TULARE, Calif.—Signs of drought are everywhere in California’s agricultural Central Valley. On my monthlong multistate road trip through the drought-stricken West for Slate, there was nowhere that produced more gasps per square mile as here.
Tulare Lake was once the largest body of fresh water west of the Mississippi. But it is no more. This lake (and surrounding ecosystem) was one of the first major casualties of Central Valley agriculture, way back around the turn of the previous century. Farmers from the East settled here after the Civil War, and maps from that era show the lake with roads drawing closer to the tantalizing water source. Technically, four rivers still connect to this lake bed, but none actually make it here with water anymore. The lake has partially reappeared at times, as recently as 1997’s El Niño–driven floods, which couldn’t be contained by the maze of canals and river diversions that feed local agriculture.
One afternoon, I drove out to the now-dry lake bed to have a look around.
In some places, it was like a Plato’s ideal of drought. Surprisingly, there were more green fields than fallow ones, fed in this driest of dry years by groundwater pumping. But the empty fields felt ominous. I encountered more than one dust storm on my way back, passing through soil blown into the air on a warm and windy March day.
This year, water that would have been diverted to thirsty fields never came. That’s mostly due to straight-up lack of water. After all, the state is in the midst of months and months of practically no rain and currently has the slimmest snowpack on record—just 4 percent of normal as of Tuesday. But part of the dwindling water supply has been kept in streams, to keep sensitive rivers flowing. According to some farmers here, that means the extreme lack of water is partly the government’s fault.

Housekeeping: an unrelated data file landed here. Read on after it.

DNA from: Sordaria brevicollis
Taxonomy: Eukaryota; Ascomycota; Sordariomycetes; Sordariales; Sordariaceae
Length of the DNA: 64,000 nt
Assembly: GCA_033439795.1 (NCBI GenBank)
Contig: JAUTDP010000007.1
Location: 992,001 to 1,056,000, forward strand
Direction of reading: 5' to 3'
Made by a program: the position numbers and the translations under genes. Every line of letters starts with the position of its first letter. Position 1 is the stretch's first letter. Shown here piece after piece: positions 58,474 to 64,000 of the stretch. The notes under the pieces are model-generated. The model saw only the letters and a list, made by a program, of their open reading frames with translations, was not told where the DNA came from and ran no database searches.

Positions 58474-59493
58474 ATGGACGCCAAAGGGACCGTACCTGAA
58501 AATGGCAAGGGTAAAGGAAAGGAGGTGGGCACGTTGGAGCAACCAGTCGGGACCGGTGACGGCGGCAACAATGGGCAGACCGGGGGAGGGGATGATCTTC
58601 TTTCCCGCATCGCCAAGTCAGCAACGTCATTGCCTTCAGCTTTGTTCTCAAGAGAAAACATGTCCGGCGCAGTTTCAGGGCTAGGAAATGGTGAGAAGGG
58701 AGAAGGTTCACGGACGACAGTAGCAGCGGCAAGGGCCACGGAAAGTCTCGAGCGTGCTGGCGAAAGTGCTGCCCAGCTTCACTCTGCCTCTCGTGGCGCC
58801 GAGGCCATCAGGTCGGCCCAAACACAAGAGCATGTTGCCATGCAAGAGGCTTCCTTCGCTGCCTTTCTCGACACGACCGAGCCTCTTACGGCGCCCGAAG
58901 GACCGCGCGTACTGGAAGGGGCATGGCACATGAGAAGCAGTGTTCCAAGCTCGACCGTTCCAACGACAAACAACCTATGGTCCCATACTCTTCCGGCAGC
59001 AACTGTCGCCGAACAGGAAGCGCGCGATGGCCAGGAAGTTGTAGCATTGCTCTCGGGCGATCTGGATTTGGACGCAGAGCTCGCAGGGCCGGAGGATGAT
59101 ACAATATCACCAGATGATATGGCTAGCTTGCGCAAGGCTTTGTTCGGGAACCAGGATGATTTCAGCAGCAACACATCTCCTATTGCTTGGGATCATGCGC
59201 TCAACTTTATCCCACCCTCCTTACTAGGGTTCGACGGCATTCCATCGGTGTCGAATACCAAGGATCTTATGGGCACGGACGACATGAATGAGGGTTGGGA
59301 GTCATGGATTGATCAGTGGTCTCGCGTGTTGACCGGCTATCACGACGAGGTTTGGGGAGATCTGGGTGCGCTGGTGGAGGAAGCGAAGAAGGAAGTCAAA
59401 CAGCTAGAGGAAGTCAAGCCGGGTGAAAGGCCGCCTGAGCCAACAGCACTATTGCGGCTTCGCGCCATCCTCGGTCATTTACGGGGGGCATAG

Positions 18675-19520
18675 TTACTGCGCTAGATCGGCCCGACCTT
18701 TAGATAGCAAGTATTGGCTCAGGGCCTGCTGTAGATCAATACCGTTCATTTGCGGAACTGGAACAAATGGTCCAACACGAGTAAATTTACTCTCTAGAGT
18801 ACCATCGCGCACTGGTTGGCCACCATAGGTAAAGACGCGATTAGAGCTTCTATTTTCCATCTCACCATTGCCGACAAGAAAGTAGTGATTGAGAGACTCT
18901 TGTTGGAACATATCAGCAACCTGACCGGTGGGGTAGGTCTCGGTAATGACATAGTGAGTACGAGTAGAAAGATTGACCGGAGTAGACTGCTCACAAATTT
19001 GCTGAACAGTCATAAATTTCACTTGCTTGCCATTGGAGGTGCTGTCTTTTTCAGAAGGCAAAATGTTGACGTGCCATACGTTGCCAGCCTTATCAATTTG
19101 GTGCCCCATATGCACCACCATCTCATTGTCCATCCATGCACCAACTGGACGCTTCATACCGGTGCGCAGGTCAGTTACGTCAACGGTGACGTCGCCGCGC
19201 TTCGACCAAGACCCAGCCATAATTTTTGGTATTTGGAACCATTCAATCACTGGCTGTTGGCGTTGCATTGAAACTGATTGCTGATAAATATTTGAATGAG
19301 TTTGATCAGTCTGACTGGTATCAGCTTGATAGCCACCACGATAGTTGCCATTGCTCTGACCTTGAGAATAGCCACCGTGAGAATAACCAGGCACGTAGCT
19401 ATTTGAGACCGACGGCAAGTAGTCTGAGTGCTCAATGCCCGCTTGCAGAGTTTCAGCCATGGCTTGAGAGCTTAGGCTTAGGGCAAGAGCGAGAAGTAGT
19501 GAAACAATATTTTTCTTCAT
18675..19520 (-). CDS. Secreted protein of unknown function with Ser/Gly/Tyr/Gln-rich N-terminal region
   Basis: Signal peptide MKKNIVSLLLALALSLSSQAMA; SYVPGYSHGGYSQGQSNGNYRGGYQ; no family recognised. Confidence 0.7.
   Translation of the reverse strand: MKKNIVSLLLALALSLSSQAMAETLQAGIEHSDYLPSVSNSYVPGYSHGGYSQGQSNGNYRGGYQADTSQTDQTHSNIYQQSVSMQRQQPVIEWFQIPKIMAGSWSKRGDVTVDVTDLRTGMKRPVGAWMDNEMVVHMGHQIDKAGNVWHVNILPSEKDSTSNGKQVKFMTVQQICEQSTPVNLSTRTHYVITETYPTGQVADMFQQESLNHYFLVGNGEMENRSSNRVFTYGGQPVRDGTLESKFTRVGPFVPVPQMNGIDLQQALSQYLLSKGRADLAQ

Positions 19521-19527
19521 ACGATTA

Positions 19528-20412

They’ve got a case.
During a year of record-breaking drought in California, water is about as political as you can get these days. Cries of mismanagement of the state’s slim water resources abound.
For Gavin Iacono, a deputy agricultural commissioner for Tulare County, it’s a matter of priorities. He says California’s booming urban areas have lost touch with the reality of agriculture. “I call it ‘Safeway-itis’. Most people in cities don’t have direct contact with the land, or the way their food is produced anymore. It’s like, ‘Who cares about farmers? I can just get my food from the grocery store.’”
Iacono, a cowboy-booted and belt-buckled figure who “used to rodeo for a living,” is a charismatic force of nature in his tiny office, and would fit right in in Texas. With a wide smile, he recalls his days touring the competitions around the West, when people would ask questions like, “I didn’t know you had cattle in California! Do you know how to surf?”
He says farmers like him often get a bad rap in the state:
Some of the biggest environmentalists you’ve ever seen are farmers and ranchers. I mean, we’re farming a desert. We’re hyper conscious about our water. You can’t use it up until there’s nothing left. They’re not making any more ground.
Here in the Valley, you’ve got to balance that need with everything else. When we irrigate, where does the excess go? It goes into the ground. When cities waste water, it goes to a treatment plant, it might be recycled, maybe used for landscaping.
The agricultural advocacy in his family runs deep. Iacono’s grandfather used to boast: “If I knew I would die today, I would go down and blow up the pumping station to L.A.”
Fighting over water has long been an unofficial pastime in the West. The landmark Supreme Court case Arizona v. California (actually a series of decisions spread out over some 75 years) put a cap on how much water could be drawn from the Colorado River after Arizona sent an armed militia to the state line to protest the construction of a dam in 1934. In the 1970s, major environmental regulations like the Clean Water Act and the Endangered Species Act placed further limits on the amount of water that could be diverted for agricultural use.
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